Gerhard Carlson was born in Anacortes, Washington, and has lived his whole life in Washington state.  His early years were spent in the Bothell area of Western Washington. He was always active in sports and outdoor activities. He graduated from Inglemoor High School, and among his notable achievements at that time, he was the state gymnastics champion in his senior year on the high bar and rings.

Gerhard went to college at Western Washington University in Bellingham, and received his B.A in Education, as a PE major in 1978.  Before he graduated, he road his bicycle across the country with four other people, starting in Seattle and ending in Williamsburg, W.V.  It took them five weeks, and cost him $100!   After completing his student teaching, he married Terry, also a student at the University.  They had their first son just before he graduated.

He first began substitute teaching, and then was hired by the Northshore School District in Seattle.  He taught P.E. and coached cross country and gymnastics.  It was during this time that he began developing an Outdoor Education program for junior high school students.  He took numerous classes from Tom Brown Jr., who was teaching in the Seattle area.  His program blossomed into three Outdoor Ed. classes with 30 students in each class. During this time he and Terry had another son.  After three years he took a leave of absence.  Their family then moved to Eastern Washington so he could pursue a Biology degree from Eastern Washington University in Cheney.

After receiving his B.S. in Biology, Gerhard took a job at Morningstar Boys’ Ranch, a group home for adolescent boys in Spokane.  During this time period he and Terry had two more boys.  Gerhard and the boys at the ranch participated in many outdoor activities.  Among other things, they went on survival trips including one to the coast for five days in late October…..two staff persons and six boys.  They took only the clothes on their backs, a knife, book of matches, some rain gear, and a baggie of flour.  They learned a lot.  Gerhard also participated in many marathons and ultra marathons (over 26 miles).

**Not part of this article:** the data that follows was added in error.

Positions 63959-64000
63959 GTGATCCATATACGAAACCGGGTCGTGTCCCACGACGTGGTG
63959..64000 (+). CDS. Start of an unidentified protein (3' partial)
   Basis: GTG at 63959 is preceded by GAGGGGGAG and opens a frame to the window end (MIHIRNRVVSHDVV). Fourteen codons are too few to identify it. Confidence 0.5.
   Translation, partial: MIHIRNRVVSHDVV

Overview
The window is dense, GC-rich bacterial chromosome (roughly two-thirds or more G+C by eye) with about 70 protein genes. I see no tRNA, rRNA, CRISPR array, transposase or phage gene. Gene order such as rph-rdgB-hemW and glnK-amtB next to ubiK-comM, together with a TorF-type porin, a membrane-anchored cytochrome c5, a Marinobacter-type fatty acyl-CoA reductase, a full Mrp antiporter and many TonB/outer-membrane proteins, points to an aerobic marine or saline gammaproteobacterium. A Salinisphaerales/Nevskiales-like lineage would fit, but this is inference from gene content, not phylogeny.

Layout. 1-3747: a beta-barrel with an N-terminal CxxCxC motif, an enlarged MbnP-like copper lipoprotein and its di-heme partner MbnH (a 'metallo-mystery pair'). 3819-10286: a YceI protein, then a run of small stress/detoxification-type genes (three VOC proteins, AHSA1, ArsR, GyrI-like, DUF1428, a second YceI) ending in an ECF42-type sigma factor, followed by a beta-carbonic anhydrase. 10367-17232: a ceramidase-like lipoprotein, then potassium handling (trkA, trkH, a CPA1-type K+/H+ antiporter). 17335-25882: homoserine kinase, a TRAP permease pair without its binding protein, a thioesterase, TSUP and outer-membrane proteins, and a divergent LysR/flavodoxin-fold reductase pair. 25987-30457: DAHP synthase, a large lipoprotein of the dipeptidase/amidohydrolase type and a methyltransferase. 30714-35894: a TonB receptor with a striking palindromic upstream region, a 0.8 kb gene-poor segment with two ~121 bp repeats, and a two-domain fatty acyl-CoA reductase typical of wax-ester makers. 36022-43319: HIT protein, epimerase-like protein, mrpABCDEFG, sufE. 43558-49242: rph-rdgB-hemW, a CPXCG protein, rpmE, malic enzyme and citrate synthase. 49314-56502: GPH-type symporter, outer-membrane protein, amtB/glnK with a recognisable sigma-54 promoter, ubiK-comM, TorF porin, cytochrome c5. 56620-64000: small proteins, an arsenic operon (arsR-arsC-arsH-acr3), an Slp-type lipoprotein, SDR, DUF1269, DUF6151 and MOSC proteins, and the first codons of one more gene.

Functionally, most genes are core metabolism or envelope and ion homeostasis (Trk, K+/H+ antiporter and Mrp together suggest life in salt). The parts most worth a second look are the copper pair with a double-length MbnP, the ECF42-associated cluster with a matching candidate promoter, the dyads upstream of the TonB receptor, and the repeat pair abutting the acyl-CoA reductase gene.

He worked at Morningstar for about four years, and then he was hired by Northport School District as a 6th grade teacher.  He and Terry knew that they wanted to raise their kids in the woods, and they began talking about an Outdoor Education School .  They slowly began to purchase land near Northport.  Gerhard taught P.E., Science and electives including Gymnastics and Outdoor Ed. He also taught Drivers Ed.  Both he and Terry participated in a national training program for an inquiry-based Science program (Developmental Approach in Science and Health Technologies – D.A.S.H.), and they flew to various places around the country training teachers.

In 2003, Gerhard quit teaching to spend time building their home.  Their last son having left “the nest” for school,  he and Terry, and their son Bryan, decided to start an Outdoor Education School, a nonprofit organization to serve the community.  The mission was to “promote healthy people in a healthy world”.  It was to include learning survival skills, promoting “getting in touch with oneself”, and it would incorporate Science and nature classes into its program.  Gerhard had a 19 year old 2nd cousin who wanted to come live in the woods for a while, and while staying with the Carlsons, he was inspired to build a cabin.  So together they built what has become the “schoolhouse cabin”.  It is a beautiful hand-hewn structure, made with no power tools.  Logs and other materials were hauled to the remote location on a lake by backpack and by horse and mule.

The result of their dream for an outdoor education school is Silvercrown Mountain Outdoor School.  SMOS is located on about 400 acres of land just on the edge of Northport.  Three years ago Gerhard began teaching Outdoor Ed. for the Homelink program.  This year the class meets once a week for five hours and includes first grade through twelfth .  Activities have included tanning elk hides, building survival shelters, making bow and drill fires, spending the night on “fire beds”, studying ecology, primitive tools and weapons, traps and snares, tracking and stalking, and nature observation. The school has also sponsored a biathlon and a soccer camp for kids. Gerhard wants to expand the curriculum and the number of kids participating.

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